northwest

Portland Nonprofit Offers Planners an Enterprising Way to Cater and Brand Events

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New Avenues Ink and Two Ben & Jerry's scoop shops in Portland, Oregon, are more than just your typical screen-printing business and ice cream shops. As ventures of New Avenues for Youth, these businesses are also roads to independence for at-risk youth.

What Planners Should Never Overlook with Outdoor Events

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“I think one frequently overlooked item is shade. Whether that means sunshades, umbrellas or tents, you can’t underestimate the need for protection from the sun. People often get so excited for the spring/summer season in the Pacific Northwest that they can overlook how hot it gets in direct sunlight. On those extra-steamy days, it even can be necessary to place a couple of misters here and there for extra relief.  

Bring the Taste of Naples to Your Next Event

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Now your group can enjoy the taste of one of Seattle’s favorite pizzerias at your next event. Tutta Bella Neapolitan Pizzeria—the Northwest’s first Neapolitan pizzeria to be certified by the Associazione Verace Pizza Napoletana— has retrofitted a shipping container to create the D’Asporto mobile food truck. The truck—which was recently blessed by a Catholic priest—includes an authentic Acunto wood-fired oven imported from Naples, Italy, and serves salads and beverages in addition to wood-fired pizzas.

Flashback: Historic Wilson Theatre Gets a Callback

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From the silent-movie era to a 21st-century renovation, the Historic Wilson Theatre of Rupert, Idaho, has witnessed nearly 100 years of history. After it opened in 1920, the theater became a central part of the community, hosting an array of events such as graduation ceremonies, stage productions, weddings, recitals and conferences. Its doors closed in the 1980s, and the building wouldn’t experience a revival until 2000, when it was acquired by the city of Rupert.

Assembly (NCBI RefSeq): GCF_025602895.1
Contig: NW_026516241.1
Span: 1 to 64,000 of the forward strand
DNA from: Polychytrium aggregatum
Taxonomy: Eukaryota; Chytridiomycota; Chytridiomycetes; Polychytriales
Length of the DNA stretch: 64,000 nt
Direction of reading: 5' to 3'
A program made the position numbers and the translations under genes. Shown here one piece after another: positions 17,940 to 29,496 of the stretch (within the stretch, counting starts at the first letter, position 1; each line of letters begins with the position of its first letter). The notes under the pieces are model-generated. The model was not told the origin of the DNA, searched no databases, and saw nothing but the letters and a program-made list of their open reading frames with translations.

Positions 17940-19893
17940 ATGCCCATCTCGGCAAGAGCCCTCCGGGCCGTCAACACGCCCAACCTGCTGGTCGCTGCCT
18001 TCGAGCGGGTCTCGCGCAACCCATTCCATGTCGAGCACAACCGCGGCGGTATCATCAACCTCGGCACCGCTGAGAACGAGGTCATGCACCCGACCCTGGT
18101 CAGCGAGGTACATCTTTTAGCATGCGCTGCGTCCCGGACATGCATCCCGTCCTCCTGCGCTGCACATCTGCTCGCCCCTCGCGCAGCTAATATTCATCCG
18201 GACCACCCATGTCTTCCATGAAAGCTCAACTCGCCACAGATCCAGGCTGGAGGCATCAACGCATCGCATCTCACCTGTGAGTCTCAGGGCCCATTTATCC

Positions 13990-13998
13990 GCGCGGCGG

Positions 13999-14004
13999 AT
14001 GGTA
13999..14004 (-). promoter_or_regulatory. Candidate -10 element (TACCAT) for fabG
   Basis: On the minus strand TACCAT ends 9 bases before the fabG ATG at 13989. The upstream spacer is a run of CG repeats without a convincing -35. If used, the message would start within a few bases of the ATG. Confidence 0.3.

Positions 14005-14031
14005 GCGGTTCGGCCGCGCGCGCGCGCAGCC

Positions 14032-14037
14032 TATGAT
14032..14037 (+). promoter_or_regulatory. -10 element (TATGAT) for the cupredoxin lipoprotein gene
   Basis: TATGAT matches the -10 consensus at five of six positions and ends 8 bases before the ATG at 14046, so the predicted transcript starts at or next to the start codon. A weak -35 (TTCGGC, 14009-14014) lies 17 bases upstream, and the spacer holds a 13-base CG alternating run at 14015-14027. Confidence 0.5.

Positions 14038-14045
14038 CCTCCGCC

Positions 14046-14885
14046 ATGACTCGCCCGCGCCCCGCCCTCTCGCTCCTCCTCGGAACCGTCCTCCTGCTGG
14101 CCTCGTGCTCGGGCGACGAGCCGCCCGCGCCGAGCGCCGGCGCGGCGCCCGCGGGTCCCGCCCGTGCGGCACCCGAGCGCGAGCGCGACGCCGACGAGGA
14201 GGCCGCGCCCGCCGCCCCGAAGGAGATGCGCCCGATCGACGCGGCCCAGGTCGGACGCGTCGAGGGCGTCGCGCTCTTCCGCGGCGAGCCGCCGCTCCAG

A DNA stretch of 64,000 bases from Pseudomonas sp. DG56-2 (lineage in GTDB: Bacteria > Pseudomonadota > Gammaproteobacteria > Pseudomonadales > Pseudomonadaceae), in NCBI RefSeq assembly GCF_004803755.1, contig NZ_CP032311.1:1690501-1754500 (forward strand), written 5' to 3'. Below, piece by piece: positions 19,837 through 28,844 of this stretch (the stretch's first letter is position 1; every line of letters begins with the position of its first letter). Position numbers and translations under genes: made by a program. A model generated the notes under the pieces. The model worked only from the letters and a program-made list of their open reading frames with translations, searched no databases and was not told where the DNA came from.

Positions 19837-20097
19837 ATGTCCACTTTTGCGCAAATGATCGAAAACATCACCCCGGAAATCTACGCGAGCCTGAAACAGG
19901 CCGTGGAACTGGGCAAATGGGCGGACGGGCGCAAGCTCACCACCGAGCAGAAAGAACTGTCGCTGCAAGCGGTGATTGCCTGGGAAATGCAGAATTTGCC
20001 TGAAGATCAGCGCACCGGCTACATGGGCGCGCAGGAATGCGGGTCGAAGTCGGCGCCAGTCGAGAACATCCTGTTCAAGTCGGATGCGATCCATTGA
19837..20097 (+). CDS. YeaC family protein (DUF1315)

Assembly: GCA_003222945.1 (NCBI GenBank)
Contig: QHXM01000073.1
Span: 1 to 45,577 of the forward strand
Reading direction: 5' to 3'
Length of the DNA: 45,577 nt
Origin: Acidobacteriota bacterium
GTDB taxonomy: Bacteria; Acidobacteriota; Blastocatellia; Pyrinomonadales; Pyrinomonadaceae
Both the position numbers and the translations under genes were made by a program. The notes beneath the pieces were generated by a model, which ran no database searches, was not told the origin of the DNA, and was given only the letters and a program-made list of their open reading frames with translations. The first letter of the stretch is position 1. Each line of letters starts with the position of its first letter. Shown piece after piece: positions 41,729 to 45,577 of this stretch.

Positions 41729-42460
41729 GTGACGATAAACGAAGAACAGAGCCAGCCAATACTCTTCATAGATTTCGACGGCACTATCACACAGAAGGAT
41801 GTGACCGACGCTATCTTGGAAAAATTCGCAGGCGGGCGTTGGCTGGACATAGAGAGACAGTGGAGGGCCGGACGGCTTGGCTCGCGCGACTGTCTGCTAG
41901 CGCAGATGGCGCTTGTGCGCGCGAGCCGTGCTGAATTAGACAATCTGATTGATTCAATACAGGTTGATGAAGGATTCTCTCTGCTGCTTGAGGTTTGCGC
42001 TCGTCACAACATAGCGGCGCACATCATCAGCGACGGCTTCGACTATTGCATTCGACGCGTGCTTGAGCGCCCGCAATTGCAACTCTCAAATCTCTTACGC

Tetherow Offers Post-Meeting Wellness Activities for Groups

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Tetherow has teamed up with nationally recognized energy healer Bill Turner to offer wellness breakout sessions for groups meeting and staying at the Bend, Oregon, resort. The sessions are held at the resort event pavilion, which includes floor-to-ceiling glass doors framing views of the Cascade Mountains.

Turner has more than 30 years of experience in land, horse and human energy work. Based in Sisters, Oregon, he is also a professional speaker and trainer.

New Venue Spotlight: Block 41

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What was once a 1927 ice warehouse has been transformed into a display of Seattle’s finest local talents in architecture, lighting, metal and glass. Nestled in the heart of Belltown, Block 41 is the city’s newest private venue, featuring two stories of event space, three indoor spaces and an outdoor courtyard. 

“In size, sophistication, convenience and space options, Block 41 is a state-ofthe art facility purposefully designed to be an event space,” says Lisa Hoonan, general manager.

Former Ice Warehouse Transformed into Upscale Event Space

The most recent private venue to grace the streets of Seattle is anything but a brand-new building. Originally a 1927 ice warehouse, Block 41 is a revamped two-level building featuring 13,000 square feet of event space. Located in the heart of Belltown, the hotspot offers three discrete indoor spaces and a landscaped outdoor courtyard.

“Block 41 is unlike anything else in downtown Seattle,” says Dan Temkin, owner and developer of Block 41. “I knew we had a special opportunity the moment I walked in the door.”

Expert Advice for Creating or Submitting Requests for Proposals

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Whether you're designing a request for proposal (RFP) to send to possible vendors or answering one from a potential client, the process can be daunting. So Northwest Meetings + Events asked a vendor and a planner for tips on making sure the proposal is clear, concise and, most importantly, effective.

Designing a Request for Proposal

Alaska Celebrates its Start as a U.S. Territory

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One hundred and fifty years ago, Russia sold the Alaskan Territory to the United States through the Treaty of Cession. Secretary of State William Seward saw the acquisition of the territory as part of Manifest Destiny—a belief that the United States was destined to expand across North America. Across the country, Americans had mixed feelings about the purchase, which was often called Seward’s Folly. The treaty was signed on March 30, 1867, and on Oct.

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